Motor Vehicle Fraud
Vehicle cloning is an elaborate scheme involving stolen vehicle identification numbers (VIN), counterfeit VIN tags and fraudulent documents. The Department of Highway Safety and Motor Vehicles (DHSMV) is committed to educating consumers on best car buying practices to avoid becoming a victim of vehicle cloning.
The potential impact to the purchaser of stolen/cloned vehicle is significant. If you buy a cloned vehicle, and its true pedigree is discovered, the car will be confiscated, leaving you responsible for any outstanding loans.
The National Motor Vehicle Title Information System (NMVTIS), a Department of Justice database, is an electronic system that links state motor vehicle departments together. If a car is titled in one state, a criminal should not be able to steal its VIN and use it on another vehicle in another state. When a vehicle title is applied for, the database should alert motor vehicle offices that the number is already in use.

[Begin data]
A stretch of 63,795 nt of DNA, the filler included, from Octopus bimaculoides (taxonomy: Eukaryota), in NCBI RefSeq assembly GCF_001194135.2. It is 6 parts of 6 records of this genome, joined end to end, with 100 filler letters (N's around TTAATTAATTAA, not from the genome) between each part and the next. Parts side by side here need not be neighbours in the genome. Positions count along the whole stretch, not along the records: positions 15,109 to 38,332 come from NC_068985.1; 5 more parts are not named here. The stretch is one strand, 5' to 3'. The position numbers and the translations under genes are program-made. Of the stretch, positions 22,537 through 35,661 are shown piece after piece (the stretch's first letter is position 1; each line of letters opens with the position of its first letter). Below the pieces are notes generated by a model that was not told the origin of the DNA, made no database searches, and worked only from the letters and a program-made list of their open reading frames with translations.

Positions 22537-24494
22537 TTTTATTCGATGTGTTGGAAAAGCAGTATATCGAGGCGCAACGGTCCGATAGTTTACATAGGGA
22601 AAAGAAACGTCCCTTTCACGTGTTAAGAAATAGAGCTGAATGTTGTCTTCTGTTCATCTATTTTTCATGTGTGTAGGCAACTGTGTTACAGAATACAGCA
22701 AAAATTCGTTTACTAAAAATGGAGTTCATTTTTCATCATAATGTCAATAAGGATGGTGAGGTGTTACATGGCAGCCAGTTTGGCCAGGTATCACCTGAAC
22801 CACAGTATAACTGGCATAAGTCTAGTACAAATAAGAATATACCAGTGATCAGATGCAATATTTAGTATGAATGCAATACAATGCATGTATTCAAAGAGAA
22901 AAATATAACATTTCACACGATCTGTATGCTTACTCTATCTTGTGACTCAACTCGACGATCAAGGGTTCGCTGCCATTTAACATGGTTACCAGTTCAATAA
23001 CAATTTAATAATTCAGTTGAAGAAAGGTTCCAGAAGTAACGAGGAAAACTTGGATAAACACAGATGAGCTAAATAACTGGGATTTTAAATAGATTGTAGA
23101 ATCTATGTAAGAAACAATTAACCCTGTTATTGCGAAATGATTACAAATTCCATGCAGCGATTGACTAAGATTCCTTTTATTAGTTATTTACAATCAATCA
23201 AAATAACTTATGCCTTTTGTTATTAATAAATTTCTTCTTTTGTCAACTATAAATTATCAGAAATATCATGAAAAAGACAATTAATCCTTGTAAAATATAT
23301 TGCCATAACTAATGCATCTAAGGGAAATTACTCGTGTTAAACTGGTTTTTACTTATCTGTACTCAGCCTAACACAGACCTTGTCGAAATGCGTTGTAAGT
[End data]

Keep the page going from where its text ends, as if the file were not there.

Tips on steering clear of a cloned vehicle:
- Verify the vehicle VIN through the department’s Motor Vehicle Information Check to verify ownership and vehicle description information.
- Analyze the ownership pattern for any new or late model vehicle with no lien holder.
- Get a copy of the vehicle’s history report.
- Check out the VIN plate on the dashboard for any evidence of tampering including scratches or other damage.
- Look for incorrect spellings on paperwork, like vehicle titles.
- Trust your instincts: If you don’t like the answers or the deal sounds too good to be true, walk away! If you’re car shopping, beware of a car being sold for substantially less than comparable makes and models.
If you have reason to believe that your vehicle was cloned, contact local law enforcement or file a complaint with the local DHSMV Regional Office by using the Complaint Affidavit located on the DHSMV website. For a complete list of DHSMV Regional Offices around the state, click here.